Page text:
Ukrainians know it’s coming. Their resolve is well-documented.
Fighting has grown fierce.
Powerful explosions were heard in Kramatorsk, in Ukraine’s east, Kherson in the south and in the northeastern city of Kharkiv, in advance of an expected major Russian onslaught in the industrial eastern heartland known as the Donbas.
Carolyn Cole, who has covered conflicts in Afghanistan, Liberia and Gaza, to name a few, turns her lens to the struggles Ukrainians face amid the invasion by Russian forces.
April 30, 2022 - Lviv, Ukraine
April 27, 2022 – Kharkiv
April 26, 2022 – Kharkiv, Ukraine
April 25, 2022 – Zaporizhzhya, Ukraine
April 24, 2022 - Bucha, Ukraine
In Dnipro, hundreds of worshipers arrived at the end of curfew at dawn to celebrate Orthodox Christian Easter at Troitska Church illuminated with hundreds of candles inside. They circled the church carrying Easter baskets, filled with Easter cakes, fruit, and other goodies, along with a lighted candle.
“We tried to go earlier,” said Juliet, “but they wouldn’t let us leave. But because of Easter, there’s no fighting, and it’s quiet. We told them we have a sick child who needs an operation and they let us go.”
— Juliet Korotvkova, 37
April 23, 2022 – Borodyanka, Ukraine
April 22, 2022 - Bucha, Ukraine
Anatolii Oliinyk returned to his humble home in Bucha three days ago. He found his father facedown on the floor of his bedroom. Russian forces had broken the door open and killed him, leaving his barefoot body beside the bed where he slept. On the wall hung photographs of his children and his own portrait as a young man. Anatoly, age 38, a mechanic, evacuated with his wife and three children, but his father was too old to travel and didn’t want to go.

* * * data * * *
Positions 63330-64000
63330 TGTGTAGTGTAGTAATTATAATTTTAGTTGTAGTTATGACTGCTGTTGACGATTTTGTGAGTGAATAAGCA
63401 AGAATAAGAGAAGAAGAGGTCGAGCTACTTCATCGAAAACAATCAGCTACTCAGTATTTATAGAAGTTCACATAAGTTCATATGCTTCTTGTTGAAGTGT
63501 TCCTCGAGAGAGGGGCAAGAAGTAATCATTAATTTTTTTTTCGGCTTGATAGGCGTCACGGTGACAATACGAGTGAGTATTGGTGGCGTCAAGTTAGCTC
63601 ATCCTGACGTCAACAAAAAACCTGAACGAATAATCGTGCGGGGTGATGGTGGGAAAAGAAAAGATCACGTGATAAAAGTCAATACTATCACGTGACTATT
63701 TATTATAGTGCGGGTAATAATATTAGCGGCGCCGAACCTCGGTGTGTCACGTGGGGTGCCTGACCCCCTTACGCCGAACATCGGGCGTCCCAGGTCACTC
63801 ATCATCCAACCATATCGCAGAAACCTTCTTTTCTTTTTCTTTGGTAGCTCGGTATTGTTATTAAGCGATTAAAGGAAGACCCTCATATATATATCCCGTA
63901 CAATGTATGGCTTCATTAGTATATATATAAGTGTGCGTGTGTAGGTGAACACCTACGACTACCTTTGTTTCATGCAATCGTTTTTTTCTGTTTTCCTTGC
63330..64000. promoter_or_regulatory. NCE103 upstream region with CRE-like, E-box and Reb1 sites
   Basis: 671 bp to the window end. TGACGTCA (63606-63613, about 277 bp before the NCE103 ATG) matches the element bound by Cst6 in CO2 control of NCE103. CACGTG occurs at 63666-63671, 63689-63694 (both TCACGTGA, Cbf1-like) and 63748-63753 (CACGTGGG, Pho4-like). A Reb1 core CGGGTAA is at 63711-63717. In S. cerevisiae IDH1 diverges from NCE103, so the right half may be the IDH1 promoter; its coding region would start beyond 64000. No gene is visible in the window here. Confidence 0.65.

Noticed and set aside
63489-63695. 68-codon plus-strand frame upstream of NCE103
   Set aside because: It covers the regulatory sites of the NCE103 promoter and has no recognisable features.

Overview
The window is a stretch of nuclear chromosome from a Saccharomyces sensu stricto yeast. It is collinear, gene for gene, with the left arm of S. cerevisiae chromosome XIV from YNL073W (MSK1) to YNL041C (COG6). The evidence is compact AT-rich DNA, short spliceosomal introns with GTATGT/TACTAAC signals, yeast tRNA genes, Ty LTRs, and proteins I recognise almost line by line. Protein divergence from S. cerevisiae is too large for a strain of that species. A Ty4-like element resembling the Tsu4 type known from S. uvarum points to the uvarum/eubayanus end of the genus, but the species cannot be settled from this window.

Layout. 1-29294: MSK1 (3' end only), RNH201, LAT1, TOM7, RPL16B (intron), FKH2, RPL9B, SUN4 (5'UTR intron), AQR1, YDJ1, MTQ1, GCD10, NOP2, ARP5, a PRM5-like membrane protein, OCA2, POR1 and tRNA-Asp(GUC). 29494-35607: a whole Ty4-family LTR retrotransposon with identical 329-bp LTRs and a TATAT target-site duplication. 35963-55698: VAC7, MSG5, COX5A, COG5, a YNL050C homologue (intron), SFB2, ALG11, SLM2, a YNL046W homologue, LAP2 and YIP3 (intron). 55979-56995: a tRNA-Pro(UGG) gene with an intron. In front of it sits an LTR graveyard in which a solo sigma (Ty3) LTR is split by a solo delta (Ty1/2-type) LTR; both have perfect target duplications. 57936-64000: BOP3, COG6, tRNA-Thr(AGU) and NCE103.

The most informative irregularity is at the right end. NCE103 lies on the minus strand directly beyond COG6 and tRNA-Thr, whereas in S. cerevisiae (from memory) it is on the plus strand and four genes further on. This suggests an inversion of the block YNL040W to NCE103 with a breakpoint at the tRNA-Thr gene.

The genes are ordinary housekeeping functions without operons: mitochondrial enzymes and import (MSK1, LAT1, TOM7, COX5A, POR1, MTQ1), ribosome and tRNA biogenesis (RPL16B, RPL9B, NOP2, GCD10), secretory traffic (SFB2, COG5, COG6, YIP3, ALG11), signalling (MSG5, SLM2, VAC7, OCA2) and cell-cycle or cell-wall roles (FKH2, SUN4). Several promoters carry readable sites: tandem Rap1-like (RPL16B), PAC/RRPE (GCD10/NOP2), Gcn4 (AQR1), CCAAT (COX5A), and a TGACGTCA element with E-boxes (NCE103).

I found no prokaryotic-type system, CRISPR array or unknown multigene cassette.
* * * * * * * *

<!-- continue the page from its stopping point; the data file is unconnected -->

A simple, wooden cross marks the grave where Anatolii buried his father, also named Anatolii Oliinyk, 90, in the garden behind the house. He said he will take his father to the morgue to have his execution documented by investigators before giving him a proper burial next week.
April 22, 2022 — Ostrovskii family
Three members of the Ostrovskii family — Viktorya, 51; Anatoli, 75; and Vyacheslav, 32 — were buried together in a single grave at the Bucah cemetery Friday. The three were shot and killed by Russians on March 7, as they tried to flee Bucha in their car. A family friend was the only person there to see the bodies laid to rest.
April 21, 2022 - Bucha, Ukraine
Natalia buries her husband, who was killed when a missile struck near their home in Bucha.
I met Lyudmila, who said Russians killed her husband and held her captive for 20 days.
April 20, 2022 - Borodianka, Ukraine
A dead son. A corpse in a nightgown. Ukraine investigates Russian atrocities.
April 19, 2022 - Bucha, Ukraine
I met this mother who found her son lying with his hands folded beneath his cheek, as if sleeping. The scene across areas northwest of Bucha, Ukraine.
Items left behind
April 18, 2022 - Kramatorsk, Ukraine
April 17, 2022 - Severodonetsk, Ukraine
April 17, 2022 - Slavyansk, Ukraine
April 15, 2022 – Severodonetsk, Ukraine
April 14, 2022 – Slovyansk, Ukraine
April 12, 2022 – Odesa, Ukraine
Many of those left behind in Ukraine are those less fortunate, like this family in Odesa.
Carolyn Cole is a staff photographer for the Los Angeles Times. Her coverage of the civil crisis in Liberia won the 2004 Pulitzer Prize for feature photography. Cole has been named U.S. newspaper photographer of the year three times. Cole grew up in California and Virginia, before attending the University of Texas, where she earned a bachelor’s degree in journalism. She went on to earn a master of art’s degree from Ohio University.